Perhaps wolf advocates wouldn’t be so worried about delisting wolves in Oregon if delisting hadn’t been so hard on wolves everywhere else.
Everywhere else wolves have been delisted, the hunt is on. Even if citizens don’t want a hunt, sport (trophy) hunting, trapping and snaring have been encouraged.
As a veterinarian and livestock owner, I understand that for wolves to thrive, farmers must have the autonomy to manage their livestock. That means the ability to kill the occasional wolf that is preying on livestock — hopefully after some serious attempts at non-lethal deterrence.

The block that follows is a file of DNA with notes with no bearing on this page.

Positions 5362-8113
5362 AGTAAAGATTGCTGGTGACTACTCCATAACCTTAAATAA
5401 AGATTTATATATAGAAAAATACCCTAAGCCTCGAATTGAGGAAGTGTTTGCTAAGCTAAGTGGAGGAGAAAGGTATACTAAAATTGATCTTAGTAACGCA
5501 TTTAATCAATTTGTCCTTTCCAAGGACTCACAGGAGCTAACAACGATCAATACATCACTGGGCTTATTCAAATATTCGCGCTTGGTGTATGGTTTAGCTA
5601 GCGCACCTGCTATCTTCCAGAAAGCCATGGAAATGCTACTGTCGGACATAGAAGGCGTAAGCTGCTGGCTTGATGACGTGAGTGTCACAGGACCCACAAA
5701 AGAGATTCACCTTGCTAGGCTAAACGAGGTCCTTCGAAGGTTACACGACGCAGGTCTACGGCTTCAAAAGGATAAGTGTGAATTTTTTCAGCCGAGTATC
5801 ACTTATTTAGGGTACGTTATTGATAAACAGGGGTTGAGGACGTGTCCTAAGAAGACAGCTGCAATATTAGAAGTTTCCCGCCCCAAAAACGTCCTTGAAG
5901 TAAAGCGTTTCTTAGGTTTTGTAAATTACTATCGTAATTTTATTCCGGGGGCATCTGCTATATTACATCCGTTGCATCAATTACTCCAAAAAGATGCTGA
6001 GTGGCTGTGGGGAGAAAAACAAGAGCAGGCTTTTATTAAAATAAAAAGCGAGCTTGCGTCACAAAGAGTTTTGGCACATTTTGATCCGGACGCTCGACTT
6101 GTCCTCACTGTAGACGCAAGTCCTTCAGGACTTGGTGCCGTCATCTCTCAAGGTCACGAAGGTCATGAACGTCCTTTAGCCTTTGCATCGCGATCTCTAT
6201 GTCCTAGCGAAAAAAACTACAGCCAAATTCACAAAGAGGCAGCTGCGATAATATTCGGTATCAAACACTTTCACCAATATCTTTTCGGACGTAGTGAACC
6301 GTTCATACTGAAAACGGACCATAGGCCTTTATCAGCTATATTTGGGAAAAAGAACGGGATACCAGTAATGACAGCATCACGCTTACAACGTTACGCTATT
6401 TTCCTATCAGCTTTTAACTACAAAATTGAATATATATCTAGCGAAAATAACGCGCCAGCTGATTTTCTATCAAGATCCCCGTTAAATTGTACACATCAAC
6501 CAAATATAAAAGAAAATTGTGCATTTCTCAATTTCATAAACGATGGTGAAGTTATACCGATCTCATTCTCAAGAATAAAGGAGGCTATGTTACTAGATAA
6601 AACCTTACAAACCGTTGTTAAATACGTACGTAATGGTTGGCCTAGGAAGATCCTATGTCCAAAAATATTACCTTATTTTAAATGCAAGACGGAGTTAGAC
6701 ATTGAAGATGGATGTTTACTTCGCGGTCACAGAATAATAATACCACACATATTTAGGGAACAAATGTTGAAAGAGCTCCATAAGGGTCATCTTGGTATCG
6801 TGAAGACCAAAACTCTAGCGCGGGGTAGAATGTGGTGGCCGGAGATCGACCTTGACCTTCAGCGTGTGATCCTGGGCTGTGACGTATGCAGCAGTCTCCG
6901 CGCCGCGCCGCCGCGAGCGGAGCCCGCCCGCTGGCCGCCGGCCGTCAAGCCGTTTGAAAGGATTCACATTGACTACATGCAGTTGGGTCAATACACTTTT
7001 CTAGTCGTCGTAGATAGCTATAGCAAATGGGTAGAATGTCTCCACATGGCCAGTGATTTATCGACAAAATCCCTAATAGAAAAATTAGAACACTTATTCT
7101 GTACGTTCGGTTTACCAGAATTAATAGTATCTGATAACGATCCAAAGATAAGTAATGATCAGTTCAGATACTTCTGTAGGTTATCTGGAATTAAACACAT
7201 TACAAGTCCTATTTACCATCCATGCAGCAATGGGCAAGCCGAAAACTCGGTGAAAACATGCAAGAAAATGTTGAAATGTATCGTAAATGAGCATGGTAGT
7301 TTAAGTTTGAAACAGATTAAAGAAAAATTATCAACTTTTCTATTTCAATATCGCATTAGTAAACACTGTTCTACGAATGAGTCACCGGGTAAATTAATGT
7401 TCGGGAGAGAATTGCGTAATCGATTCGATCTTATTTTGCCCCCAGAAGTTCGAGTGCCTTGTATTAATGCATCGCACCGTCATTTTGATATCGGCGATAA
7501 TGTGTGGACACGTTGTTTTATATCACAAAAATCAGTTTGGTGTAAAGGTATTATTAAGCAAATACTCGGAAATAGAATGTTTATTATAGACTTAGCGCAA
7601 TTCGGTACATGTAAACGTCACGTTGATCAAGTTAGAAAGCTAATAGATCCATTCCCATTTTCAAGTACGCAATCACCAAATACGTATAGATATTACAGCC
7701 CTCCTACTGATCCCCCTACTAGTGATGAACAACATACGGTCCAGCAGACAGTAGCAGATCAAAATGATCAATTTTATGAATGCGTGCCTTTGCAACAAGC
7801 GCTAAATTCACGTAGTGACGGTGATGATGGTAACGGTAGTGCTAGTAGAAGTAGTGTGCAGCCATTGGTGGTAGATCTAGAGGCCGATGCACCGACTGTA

So what does delisting the 83 wolves in Oregon mean? Do you plan to return autonomy to the farmers? Or are your “management options” just a euphemism for a bloodbath of a hunt, torture in the form of trapping and snaring, fragmenting packs, causing more predation, a small minority celebrating pain and terror inflicted on these wolves and horrifying the American public by the holocaust you foment?
America is watching. Maybe Oregon can get it right. No one else has.
Lebanon Junction, Kentucky
PS You tell 'em, Chris! ~Lin